Most healthcare workers improperly remove protective equipment

Most healthcare workers are not taking proper precautions to remove personal protective equipment correctly, which increases the risk of spreading infectious pathogens, according to a report published in the American Journal of Infection Control.

Researchers from the University of Wisconsin in Madison observed healthcare personnel as they entered and exited patient rooms with specified isolation precautions, which are used to help stop the spread of germs between patients. Isolation precautions may require the use of gowns, gloves, face protection and other protective garments.

Gloves should be removed first, followed by gentle removal of the gown from the back while still in the isolated room, according to CDC recommendation. However, less than one in six healthcare workers observed followed the recommendations properly.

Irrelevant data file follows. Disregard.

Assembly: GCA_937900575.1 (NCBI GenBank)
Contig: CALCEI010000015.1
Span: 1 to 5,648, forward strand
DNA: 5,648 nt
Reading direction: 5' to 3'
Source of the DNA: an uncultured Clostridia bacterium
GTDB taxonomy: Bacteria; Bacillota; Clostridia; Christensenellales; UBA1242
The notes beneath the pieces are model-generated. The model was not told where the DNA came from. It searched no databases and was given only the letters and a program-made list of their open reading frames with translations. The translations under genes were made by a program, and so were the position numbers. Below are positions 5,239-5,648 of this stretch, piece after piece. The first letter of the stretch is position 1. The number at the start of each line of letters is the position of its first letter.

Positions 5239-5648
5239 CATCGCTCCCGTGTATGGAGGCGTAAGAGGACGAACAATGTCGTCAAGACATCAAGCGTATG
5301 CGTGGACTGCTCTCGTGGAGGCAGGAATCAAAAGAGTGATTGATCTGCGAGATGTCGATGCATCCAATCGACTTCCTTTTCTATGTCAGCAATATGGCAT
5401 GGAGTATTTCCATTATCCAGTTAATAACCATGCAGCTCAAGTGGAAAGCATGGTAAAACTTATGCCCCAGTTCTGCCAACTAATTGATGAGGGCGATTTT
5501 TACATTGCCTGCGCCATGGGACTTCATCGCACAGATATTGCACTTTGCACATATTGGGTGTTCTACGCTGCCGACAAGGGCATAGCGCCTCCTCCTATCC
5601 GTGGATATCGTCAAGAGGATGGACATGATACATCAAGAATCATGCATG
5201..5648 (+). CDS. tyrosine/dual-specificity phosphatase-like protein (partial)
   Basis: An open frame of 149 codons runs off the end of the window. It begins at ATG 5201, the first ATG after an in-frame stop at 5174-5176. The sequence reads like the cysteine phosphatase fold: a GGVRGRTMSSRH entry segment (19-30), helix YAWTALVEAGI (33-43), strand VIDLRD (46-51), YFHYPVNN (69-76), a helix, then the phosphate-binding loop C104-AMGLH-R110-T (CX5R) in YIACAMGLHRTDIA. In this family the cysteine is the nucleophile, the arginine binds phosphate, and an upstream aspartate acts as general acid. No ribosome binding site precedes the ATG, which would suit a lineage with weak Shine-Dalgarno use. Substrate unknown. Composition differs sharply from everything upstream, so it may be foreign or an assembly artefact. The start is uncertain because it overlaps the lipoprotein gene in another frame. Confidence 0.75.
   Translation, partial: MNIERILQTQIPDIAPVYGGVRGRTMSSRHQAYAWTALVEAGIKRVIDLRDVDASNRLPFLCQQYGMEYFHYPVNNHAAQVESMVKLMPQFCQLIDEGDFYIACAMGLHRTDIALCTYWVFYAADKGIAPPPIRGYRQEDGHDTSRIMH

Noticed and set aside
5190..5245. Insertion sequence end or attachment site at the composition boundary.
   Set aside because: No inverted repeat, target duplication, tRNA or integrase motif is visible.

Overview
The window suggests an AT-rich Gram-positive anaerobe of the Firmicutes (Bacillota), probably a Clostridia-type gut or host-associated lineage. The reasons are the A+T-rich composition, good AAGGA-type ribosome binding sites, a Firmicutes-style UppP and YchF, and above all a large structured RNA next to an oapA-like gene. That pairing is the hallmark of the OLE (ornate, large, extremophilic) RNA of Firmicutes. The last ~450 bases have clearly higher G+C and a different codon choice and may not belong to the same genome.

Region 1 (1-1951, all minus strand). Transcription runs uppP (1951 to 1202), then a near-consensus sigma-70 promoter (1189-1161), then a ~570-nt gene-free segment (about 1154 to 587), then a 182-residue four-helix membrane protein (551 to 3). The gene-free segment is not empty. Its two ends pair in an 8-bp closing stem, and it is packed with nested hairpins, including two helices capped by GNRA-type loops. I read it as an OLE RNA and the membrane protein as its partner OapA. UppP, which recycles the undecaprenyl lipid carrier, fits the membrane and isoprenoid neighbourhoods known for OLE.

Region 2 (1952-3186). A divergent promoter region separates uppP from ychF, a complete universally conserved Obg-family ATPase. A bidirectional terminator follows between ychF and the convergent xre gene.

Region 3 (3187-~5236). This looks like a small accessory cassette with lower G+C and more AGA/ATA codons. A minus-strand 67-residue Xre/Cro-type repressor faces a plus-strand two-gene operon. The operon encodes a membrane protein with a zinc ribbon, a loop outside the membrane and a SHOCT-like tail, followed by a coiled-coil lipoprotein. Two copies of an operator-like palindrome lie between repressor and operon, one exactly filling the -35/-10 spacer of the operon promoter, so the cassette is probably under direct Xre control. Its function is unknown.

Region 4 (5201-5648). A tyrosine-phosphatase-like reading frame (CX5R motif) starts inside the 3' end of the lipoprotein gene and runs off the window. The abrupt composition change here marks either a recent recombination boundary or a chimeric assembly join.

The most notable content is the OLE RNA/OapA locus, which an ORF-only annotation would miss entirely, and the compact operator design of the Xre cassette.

Of the 30 workers observed, 17 removed their gowns out of order, sixteen wore their protective garments outside of the isolated rooms and 15 removed them in a way that could cause pathogens to transfer on to their clothes, increasing the risk of carrying them outside of the isolated rooms.

"As a result of the current Ebola outbreak, the critical issue of proper PPE removal has come front and center," the authors wrote in the study. "Healthcare facilities should use this opportunity of heightened interest to undertake practice improvement focused on PPE removal protocol, including technique, for all healthcare-associated conditions that require the donning and doffing of PPE."

More articles on infection control: 
Your mobile phone may be 'patient zero' for hospital infections
The shape of bacteria is evolving to better infect the human throat
62% of pneumonia patients have no discernible pathogen, CDC finds

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